17. samicksha
    January 29, 2014

    I agree you, infact in India we can get MotorBike for $536. I hope they prove the relevance of cost.

  18. eafpres
    January 29, 2014

    It is an interesting application of technology.  Unfortunately I think it is incredibly misplaced.

    Lots of children suffer injuries riding bikes.  If you want some figures, here are some from the Fayette County Health Department, in Georgie.  If you read through the stats at the link, or any of volumes available, you will find that lots of injuries involve car-bike accidents, but many, many do not.  Even the airbaghead makers cite users who just fall off their bikes.

    The page at the link cites 85% reduction in risk of head injury and 88% reduction in risk of brain injury by wearing standard bike helmets.  A conclusion could be drawn that kids should be encouraged to wear bike helmets.  Fortunately, that is becoming more popular, in some part due to sports like X-games where kids see pros wearing helmets while riding bikes, skate boarding, etc.

    Now, this product seems to be targeted at people who might not like wearing unfashionable helmets.  I think this is a horrible approach that will do more harm that good.  Further, will this prevent child head injuries if they just fall off their bike, or slide down and into a curb with their head?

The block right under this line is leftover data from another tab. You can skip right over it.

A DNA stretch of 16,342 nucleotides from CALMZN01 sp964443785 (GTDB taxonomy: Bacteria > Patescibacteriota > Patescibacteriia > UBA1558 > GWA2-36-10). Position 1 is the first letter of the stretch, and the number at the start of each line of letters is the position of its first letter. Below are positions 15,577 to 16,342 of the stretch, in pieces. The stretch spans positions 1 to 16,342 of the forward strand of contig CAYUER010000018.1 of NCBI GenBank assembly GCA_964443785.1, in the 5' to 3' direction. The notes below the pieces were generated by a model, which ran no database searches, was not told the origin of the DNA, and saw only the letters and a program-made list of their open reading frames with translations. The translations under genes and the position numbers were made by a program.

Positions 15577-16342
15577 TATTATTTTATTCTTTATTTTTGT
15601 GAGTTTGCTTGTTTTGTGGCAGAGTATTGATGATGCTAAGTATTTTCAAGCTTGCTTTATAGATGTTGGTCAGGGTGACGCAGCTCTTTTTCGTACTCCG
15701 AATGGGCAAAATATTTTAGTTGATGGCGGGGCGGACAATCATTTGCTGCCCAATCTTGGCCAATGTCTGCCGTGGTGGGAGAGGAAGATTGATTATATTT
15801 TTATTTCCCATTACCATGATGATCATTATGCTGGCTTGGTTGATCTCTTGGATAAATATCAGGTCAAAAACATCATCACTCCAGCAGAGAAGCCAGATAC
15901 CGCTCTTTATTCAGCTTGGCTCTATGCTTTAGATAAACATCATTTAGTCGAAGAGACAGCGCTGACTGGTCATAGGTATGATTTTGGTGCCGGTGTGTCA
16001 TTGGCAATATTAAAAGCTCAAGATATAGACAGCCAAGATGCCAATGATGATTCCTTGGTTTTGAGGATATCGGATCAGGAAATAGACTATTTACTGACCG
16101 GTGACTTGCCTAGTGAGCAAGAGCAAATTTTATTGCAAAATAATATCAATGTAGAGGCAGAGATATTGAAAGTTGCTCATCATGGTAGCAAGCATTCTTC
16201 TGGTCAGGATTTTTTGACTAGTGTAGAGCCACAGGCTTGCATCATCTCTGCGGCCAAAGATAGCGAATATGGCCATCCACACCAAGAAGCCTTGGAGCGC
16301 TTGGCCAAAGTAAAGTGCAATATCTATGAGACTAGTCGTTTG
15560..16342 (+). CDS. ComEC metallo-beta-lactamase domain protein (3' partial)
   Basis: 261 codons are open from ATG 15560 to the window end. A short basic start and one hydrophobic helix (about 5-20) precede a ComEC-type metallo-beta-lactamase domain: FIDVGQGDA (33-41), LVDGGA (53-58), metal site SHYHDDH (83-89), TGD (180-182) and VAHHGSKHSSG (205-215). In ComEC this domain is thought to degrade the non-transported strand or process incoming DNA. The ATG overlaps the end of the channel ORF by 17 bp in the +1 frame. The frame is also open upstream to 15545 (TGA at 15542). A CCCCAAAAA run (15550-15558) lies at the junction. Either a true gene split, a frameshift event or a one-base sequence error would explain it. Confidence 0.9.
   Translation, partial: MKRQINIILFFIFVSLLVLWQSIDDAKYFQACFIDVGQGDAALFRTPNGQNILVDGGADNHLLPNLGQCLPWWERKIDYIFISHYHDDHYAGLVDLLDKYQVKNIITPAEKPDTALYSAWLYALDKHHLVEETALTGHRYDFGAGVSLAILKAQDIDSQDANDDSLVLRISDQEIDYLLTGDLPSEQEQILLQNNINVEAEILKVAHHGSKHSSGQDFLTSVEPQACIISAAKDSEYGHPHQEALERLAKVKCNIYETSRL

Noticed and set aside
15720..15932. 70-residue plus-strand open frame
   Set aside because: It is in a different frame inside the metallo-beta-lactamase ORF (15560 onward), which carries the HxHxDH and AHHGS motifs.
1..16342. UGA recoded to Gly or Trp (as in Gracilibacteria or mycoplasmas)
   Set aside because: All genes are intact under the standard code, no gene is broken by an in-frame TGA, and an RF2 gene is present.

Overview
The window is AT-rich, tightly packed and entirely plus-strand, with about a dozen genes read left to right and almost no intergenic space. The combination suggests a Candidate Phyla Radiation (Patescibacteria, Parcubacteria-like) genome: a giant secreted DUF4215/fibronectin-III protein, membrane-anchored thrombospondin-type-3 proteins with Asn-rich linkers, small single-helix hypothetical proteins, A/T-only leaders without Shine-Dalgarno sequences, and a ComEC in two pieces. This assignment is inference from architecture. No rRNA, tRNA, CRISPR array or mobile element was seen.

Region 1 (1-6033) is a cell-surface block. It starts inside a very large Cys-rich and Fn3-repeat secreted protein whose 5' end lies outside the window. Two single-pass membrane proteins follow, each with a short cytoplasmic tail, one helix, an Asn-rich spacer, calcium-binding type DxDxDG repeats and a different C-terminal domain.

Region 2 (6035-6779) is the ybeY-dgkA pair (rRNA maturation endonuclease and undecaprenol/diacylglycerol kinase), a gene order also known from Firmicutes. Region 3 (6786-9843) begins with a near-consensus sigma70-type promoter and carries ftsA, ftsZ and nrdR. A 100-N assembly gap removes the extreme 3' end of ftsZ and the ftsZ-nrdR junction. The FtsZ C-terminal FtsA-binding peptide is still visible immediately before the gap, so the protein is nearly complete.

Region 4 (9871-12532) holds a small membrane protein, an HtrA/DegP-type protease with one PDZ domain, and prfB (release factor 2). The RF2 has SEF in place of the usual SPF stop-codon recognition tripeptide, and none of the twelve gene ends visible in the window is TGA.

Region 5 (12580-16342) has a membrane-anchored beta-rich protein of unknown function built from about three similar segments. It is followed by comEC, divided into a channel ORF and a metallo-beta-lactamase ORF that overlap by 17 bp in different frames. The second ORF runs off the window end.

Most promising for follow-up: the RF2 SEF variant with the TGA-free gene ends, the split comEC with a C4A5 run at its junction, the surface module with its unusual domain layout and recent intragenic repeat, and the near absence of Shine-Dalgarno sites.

The application gets into a general area of signature analysis, of which I think way too many companies are thinking is their pot of gold in the internet of everything race.  The thinking goes like this: “If I can put a sensor on the rider, and I can do lots of crashes and record the gyro and accelerometer signatures, I can write an algorithm to see a crash before it is over, and I can take action to prevent injury.”

    The problem is, what if there are signifcant, and dangerous events that fall outside of your data set?

    Further, since so many kids ride bikes, they are an especially at-risk group.  How may of them do you think will be outfitted with this expensive, disposable gizmo?

    So I'm sorry, but no matter how nifty the application of technology, I think this is sending the wrong message and has 0 chance of helping those that need it most.

  19. fasmicro
    January 30, 2014

    >> Would you trust the electronics, software algorithm, battery and ruggedness with your life? As engineers we know all that can go wrong.

    If you fly the aeroplane, you do. It is that simple that a group of people will enter a “bird” that offers no viable alternative to safety if something happens in the sky. When people say we cannot trust tools, I tell them, it is because standards have have not been well implemented. When things are build with best quality, many things are reliable.

  20. eafpres
    February 2, 2014

    @fasmicro–It is very important to recognize the amount of reglation, testing, and validation that goes into aviation flight systems, and automotive safety systems.  In part these hurdles the manufacturers must overcome are responsible for the long development cycles.  I don't know about getting something qualified for a commercial aircraft, but I do know in automotive.  Generally, the Tier1 suppliers are working 2-4 years ahead of what you see in a model year release.